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COLORECTAL CANCER

The incidence of colorectal cancer in western countries ranks second only to cancer of the lung. It is unusual to see this malignancy before the age of 40 in both men and women and the incidence reaches its peak between the ages of 75 and 80 years. 50 per cent of large bowel malignancies occur within 12 inches of the anus. The most common presentation in such instances is the passage of blood with the bowel motions. In spite of the presence of hemorrhoids, a doctor must check for cancer of the colon in all cases of anal bleeding. It is worth repeating “If a doctor doesn’t put his finger in it, he puts his foot in it”.
Surgery is still the mainstay of colorectal cancer treatment. Radiotherapy has a growing role and anticancer drugs have yet to prove a spectacular success. Survival from colorectal cancer depends on the extent to which the cancer has spread before therapeutic intervention. Almost 80 percent of colorectal cancer victims will survive, if the cancer limits itself to the inside of the bowel wall at operation. This percentage falls as the tumour spreads through the bowel into the lymphatic system, the venous circulation and the peritoneal cavity outside the bowel walls.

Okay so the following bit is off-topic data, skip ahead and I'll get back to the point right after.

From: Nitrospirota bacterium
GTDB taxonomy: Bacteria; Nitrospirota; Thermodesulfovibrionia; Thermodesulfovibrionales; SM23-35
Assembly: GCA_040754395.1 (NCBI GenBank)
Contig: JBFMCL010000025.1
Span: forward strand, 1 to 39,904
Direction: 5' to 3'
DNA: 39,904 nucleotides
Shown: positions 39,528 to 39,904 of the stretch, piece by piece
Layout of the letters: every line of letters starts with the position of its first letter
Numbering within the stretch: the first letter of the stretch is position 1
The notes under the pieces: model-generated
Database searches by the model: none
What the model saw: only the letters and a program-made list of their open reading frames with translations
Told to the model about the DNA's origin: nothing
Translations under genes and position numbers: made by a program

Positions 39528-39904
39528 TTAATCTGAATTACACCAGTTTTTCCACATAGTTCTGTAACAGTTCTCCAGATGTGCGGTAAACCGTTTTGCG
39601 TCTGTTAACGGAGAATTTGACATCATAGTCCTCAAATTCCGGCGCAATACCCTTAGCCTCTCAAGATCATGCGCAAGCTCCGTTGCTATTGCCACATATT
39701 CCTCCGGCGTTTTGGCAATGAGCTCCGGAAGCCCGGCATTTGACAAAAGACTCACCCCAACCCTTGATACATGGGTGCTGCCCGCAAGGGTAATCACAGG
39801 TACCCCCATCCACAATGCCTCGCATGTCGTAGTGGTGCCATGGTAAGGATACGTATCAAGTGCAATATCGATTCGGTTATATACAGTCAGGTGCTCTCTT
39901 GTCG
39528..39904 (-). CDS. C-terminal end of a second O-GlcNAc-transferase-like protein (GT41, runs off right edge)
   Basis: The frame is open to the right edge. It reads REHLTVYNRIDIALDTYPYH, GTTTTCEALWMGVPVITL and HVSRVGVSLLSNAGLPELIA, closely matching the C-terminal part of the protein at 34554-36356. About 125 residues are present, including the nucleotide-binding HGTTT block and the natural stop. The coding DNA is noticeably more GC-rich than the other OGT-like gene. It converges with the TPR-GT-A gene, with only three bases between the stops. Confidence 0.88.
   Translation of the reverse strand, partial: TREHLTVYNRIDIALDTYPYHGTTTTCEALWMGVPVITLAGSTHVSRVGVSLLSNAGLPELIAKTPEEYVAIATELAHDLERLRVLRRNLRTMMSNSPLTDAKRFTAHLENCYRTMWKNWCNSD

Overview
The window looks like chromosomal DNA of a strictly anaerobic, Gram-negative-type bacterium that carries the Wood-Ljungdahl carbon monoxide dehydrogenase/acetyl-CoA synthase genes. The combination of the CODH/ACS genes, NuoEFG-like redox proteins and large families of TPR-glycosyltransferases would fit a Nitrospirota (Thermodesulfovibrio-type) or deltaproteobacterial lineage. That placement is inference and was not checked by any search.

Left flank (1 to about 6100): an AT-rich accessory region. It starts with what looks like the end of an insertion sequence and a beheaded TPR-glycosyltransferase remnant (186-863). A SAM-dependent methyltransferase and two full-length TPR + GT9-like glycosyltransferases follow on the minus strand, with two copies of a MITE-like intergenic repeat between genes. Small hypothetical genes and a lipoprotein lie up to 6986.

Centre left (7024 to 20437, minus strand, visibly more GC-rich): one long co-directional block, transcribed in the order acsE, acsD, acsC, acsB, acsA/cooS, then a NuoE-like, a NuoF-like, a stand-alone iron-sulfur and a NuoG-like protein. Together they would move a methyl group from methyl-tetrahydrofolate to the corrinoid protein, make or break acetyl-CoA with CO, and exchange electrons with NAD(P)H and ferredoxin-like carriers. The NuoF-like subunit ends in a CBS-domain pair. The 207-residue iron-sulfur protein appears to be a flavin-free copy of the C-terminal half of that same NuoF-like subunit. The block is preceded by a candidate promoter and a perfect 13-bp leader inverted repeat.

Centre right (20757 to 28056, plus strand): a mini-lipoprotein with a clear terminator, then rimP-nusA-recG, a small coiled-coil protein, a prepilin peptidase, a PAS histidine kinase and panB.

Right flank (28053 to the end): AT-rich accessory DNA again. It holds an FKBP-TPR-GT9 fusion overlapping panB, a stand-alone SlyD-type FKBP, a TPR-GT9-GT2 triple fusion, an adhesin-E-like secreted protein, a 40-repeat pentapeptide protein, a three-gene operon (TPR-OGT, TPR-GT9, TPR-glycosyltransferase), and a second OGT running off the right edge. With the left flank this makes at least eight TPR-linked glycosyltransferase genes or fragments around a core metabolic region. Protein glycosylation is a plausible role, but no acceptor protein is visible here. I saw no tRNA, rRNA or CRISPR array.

Current opinion favours the argument that nearly all forms of bowel cancer start as small growths on the inner surface of the bowel wall. The promising implication of this point of view is that deaths from cancer of the colon are entirely preventable – if investigation and diagnosis take place early enough. The question as to what age constitutes the first time everybody in western society needs to undergo their initial screening colonoscopy remains unanswered.

Home Remedies
A high incidence of colorectal cancer occurs in societies where high fat, low fibre diets are prevalent. One study has found a positive association between high cholesterol and colorectal cancer. Another report found that a higher frequency of pre malignant growths in the colon correlated with a high serum cholesterol.
A low fibre intake makes two contributions to cancer of the large bowel. Firstly, a low faecal bulk means cancer forming chemicals reach higher concentrations in contact with the inner bowel wall. Secondly, it means that cancer forming chemicals travel through the bowel slowly.
High fibre, low cholesterol diets not only protect from heart disease and cancer of the breast but they also protect from cancer of the colon as well.

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